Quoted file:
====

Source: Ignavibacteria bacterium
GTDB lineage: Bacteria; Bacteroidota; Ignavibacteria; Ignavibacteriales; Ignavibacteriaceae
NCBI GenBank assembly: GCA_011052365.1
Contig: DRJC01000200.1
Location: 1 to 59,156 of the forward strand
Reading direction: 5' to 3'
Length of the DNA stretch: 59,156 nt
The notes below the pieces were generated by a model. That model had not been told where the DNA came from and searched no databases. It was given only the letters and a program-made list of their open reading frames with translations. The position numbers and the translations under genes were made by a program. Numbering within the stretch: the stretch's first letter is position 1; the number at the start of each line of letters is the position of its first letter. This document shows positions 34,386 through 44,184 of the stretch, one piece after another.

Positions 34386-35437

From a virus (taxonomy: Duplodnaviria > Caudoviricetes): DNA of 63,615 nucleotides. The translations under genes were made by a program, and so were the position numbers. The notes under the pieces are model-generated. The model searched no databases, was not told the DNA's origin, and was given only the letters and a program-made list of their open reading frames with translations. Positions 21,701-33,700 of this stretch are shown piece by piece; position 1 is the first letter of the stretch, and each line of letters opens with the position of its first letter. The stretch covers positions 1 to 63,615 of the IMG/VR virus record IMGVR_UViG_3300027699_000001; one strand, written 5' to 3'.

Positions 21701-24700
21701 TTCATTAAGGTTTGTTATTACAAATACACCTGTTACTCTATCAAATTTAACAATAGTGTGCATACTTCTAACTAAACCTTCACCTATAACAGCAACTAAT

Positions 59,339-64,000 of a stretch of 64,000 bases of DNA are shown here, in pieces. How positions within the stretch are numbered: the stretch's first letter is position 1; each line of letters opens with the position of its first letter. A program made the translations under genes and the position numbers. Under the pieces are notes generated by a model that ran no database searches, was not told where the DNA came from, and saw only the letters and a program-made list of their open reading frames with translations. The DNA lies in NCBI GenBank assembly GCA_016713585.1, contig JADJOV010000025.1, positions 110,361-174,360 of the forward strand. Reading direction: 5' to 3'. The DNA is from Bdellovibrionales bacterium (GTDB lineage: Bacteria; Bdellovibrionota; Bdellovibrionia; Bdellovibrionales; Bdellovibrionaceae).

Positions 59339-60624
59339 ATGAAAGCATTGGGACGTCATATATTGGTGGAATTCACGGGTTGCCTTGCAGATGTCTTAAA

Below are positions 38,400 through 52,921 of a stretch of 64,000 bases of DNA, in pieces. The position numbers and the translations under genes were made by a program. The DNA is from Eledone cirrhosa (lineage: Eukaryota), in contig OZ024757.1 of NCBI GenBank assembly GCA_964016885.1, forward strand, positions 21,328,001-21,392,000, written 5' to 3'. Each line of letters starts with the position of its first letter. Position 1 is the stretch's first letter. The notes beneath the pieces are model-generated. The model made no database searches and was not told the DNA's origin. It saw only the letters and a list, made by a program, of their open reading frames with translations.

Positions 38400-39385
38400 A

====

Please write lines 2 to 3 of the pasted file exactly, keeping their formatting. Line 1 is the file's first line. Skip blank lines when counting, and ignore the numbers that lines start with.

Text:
GTDB lineage: Bacteria; Bacteroidota; Ignavibacteria; Ignavibacteriales; Ignavibacteriaceae
NCBI GenBank assembly: GCA_011052365.1